Saturday, January 23, 2021

Eight books about mothers separated from their daughters

Eman Quotah grew up in Jidda, Saudi Arabia, and Cleveland Heights, Ohio. Her writing has appeared in The Washington Post, USA Today, The Toast, The Establishment, Book Riot, and other publications. She lives with her family near Washington, D.C.

Her new "novel, Bride of the Sea, tells the story of Hanadi, a daughter separated from her father when her mother, Saeedah, abducts her. In the end, though, the true rift is with her mother." (That's not a spoiler.)

At Electric Lit, Quotah tagged eight books about mothers separated from their daughters, including:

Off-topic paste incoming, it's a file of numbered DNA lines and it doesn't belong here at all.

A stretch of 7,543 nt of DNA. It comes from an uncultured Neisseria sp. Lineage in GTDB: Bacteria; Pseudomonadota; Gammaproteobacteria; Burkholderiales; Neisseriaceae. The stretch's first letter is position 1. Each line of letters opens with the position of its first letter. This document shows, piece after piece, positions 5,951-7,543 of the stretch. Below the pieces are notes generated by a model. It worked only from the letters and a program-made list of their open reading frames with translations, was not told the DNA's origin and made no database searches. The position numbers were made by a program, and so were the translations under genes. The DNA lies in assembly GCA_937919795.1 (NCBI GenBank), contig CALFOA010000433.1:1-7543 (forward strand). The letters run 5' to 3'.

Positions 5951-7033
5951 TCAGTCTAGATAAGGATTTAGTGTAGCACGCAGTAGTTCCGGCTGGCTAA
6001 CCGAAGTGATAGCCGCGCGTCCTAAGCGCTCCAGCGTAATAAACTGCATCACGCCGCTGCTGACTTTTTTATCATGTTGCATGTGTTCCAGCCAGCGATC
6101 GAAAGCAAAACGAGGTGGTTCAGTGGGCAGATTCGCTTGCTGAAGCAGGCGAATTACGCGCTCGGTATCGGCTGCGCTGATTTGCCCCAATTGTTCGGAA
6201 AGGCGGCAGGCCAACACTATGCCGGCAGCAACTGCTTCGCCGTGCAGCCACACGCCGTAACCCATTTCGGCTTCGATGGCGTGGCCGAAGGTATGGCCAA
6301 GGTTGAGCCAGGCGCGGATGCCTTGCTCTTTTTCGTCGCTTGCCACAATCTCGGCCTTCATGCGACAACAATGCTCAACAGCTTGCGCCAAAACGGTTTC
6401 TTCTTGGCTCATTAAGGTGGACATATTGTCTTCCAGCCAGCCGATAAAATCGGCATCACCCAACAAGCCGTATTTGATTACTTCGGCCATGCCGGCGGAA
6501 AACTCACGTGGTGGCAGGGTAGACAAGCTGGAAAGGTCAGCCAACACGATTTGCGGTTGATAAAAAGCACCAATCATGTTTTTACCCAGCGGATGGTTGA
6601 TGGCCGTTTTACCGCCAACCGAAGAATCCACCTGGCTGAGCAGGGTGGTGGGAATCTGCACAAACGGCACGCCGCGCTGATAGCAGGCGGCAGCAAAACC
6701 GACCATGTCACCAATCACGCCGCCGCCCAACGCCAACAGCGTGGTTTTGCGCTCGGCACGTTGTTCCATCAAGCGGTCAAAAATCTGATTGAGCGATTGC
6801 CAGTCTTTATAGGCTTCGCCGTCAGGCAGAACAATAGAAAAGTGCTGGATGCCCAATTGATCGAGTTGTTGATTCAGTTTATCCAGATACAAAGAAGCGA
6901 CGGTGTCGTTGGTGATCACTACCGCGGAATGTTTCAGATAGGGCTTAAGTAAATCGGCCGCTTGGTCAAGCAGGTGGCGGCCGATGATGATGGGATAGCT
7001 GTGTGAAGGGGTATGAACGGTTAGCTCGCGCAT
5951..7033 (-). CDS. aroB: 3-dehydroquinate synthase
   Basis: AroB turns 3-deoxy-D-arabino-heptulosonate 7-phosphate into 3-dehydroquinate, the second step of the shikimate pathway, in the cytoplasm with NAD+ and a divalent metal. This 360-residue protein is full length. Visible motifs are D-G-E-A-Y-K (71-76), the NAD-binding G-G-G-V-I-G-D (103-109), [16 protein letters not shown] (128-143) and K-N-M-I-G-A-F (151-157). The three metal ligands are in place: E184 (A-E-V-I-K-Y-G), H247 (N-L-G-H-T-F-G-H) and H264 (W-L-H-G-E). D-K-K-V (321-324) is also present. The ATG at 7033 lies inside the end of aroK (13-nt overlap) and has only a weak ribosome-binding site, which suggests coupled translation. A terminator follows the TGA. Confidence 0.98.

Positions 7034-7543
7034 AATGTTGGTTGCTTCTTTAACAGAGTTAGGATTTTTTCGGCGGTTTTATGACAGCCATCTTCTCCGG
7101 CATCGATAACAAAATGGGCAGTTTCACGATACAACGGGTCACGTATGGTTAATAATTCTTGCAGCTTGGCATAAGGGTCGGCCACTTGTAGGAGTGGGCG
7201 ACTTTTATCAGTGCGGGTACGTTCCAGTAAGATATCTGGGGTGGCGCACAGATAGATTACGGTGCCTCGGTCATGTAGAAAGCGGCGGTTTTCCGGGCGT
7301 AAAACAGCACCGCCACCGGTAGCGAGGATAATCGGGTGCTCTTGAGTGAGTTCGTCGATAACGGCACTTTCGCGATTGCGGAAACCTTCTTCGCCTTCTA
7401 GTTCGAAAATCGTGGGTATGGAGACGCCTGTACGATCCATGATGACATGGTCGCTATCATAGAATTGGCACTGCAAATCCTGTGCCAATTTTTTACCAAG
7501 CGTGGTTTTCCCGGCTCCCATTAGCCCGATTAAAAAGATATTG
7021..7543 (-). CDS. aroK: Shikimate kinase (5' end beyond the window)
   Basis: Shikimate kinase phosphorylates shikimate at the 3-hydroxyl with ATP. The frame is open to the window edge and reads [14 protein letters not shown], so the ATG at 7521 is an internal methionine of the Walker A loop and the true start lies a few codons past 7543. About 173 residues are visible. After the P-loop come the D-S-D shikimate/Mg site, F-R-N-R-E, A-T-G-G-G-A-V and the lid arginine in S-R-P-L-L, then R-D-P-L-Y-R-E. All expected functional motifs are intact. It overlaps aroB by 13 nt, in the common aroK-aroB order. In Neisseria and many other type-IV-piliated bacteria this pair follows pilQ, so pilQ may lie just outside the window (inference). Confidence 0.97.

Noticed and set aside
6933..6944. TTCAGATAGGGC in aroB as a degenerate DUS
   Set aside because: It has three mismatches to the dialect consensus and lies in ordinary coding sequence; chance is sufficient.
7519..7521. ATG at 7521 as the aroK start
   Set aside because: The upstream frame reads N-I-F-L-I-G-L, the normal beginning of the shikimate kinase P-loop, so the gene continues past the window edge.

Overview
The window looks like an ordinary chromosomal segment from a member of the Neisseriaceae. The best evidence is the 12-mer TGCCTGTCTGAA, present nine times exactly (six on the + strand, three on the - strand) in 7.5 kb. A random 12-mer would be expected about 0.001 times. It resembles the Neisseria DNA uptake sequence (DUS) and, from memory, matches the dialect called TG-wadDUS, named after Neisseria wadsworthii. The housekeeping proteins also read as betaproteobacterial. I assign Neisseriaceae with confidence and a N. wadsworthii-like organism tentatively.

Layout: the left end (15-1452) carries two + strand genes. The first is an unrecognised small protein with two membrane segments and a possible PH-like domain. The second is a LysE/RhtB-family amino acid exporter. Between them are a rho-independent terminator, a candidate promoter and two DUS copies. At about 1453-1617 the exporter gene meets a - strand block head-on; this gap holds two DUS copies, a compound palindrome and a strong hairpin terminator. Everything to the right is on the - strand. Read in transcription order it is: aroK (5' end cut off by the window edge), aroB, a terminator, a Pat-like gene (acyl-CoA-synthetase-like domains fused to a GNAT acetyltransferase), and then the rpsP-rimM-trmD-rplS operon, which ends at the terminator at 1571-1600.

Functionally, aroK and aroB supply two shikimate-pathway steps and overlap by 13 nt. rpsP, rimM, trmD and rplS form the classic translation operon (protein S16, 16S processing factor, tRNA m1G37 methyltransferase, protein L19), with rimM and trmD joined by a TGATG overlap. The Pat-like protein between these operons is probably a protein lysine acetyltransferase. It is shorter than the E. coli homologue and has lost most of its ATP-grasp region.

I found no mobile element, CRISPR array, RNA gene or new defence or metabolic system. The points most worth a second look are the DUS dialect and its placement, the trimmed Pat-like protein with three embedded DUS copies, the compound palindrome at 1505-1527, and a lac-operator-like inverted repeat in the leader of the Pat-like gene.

Pachinko by Min Jin Lee
Lee’s rich family saga spans much of the 20th century, with mother and daughter Yangjin and Sunja enduring multiple separations. Yangjin orchestrates the first and longest, convincing a young pastor to marry Sunja —who is pregnant by a wealthy, married man—and adopt her child. “Of course it would be far better for them if she went away,” Yangjin tells the pastor, who plans to leave Korea for Osaka, Japan. Yangjin’s maternal sacrifice, as much as Sunja’s doomed love affair, sets the family’s fate in motion.
Read about another entry on the list.

Pachinko is among Karolina Waclawiak's six favorite books on loss and longing, Allison Patkai's top six books with strong female voices, Tara Sonin's twenty-one books for fans of HBO’s Succession, and six books Jia Tolentino recommends.

--Marshal Zeringue